Wells Fargo & Co.'s first-quarter earnings fell 16% as credit-loss provisions rose, but the giant bank said credit "has turned the corner."
"We're encouraged by signs of improvement in the credit cycle, and by the savings and cross sell opportunities we're realizing as more Wachovia bank stores convert to Wells Fargo," said Chairman and Chief Executive John Stumpf.
Shares declined 1.3% to $33.24 premarket. As of Tuesday's close, the stock had risen 79% in the past year.
Wells Fargo's recent earnings have been strong, but the bank still has to prove that it is sustainable. The company has seen ever-higher loan problems but has also spun more than enough profits to cover those costs. Competing giant banks, including JPMorgan & Chase Co. and Citigroup Inc., in the past week have reported improved first-quarter results as the economy heals.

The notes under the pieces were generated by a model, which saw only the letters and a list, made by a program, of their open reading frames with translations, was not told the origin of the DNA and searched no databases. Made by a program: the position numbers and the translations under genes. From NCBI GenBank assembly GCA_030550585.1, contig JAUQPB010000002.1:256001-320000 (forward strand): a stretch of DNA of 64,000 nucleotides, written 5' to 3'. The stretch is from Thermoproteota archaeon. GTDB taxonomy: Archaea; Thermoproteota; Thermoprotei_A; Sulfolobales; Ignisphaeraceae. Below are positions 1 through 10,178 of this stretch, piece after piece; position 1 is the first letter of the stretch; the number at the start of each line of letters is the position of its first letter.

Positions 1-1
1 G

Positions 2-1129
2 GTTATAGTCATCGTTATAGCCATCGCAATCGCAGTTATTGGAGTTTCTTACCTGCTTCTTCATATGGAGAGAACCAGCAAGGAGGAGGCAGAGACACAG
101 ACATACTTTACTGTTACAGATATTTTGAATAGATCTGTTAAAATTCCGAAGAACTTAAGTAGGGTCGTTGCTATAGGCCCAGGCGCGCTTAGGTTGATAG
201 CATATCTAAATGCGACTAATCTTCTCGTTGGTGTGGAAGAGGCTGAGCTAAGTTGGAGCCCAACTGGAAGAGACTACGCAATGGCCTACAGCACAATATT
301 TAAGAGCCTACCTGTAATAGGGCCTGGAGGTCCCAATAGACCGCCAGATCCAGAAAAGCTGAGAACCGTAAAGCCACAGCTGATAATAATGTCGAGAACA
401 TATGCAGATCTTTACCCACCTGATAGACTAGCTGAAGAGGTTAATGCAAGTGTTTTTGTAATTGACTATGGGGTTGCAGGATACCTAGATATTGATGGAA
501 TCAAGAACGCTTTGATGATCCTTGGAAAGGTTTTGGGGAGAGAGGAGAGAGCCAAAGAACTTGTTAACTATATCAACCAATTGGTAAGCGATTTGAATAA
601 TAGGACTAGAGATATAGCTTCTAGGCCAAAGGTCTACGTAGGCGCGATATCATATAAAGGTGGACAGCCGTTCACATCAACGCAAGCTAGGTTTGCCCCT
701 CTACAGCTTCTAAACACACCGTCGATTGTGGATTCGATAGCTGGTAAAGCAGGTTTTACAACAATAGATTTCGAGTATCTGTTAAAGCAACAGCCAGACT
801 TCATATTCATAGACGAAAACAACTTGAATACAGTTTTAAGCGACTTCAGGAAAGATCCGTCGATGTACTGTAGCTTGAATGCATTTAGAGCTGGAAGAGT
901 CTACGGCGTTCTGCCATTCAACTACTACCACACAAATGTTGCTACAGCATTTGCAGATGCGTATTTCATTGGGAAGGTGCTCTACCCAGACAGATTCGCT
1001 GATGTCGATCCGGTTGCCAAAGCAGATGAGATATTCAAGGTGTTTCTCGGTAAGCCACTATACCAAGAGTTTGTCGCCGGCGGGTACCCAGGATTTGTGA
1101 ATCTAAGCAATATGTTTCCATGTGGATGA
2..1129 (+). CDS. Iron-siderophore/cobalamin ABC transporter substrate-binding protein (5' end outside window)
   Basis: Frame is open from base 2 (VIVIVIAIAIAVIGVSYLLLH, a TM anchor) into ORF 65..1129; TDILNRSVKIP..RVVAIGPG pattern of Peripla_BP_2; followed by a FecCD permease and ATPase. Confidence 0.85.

Wells Fargo reported a profit of $2.55 billion, or 45 cents a share, down from $3.05 billion, or 56 cents, a year earlier. The most-recent quarter included $247 million of integration expenses, while the year-earlier quarter included $516 million of investment write-downs.
Revenue rose 2% to $21.45 billion.
Analysts polled by Thomson Reuters had most recently forecast earnings of 42 cents on $21.71 billion in revenue.
Credit-loss provisions were $5.33 billion, up from $4.56 billion a year earlier but down from $5.91 billion in the prior quarter. Net charge-offs were 2.71% of average loans, compared with 1.54% and 2.71%, respectively. Nonperforming assets increased to 3.49% from 1.25% and 3.12%.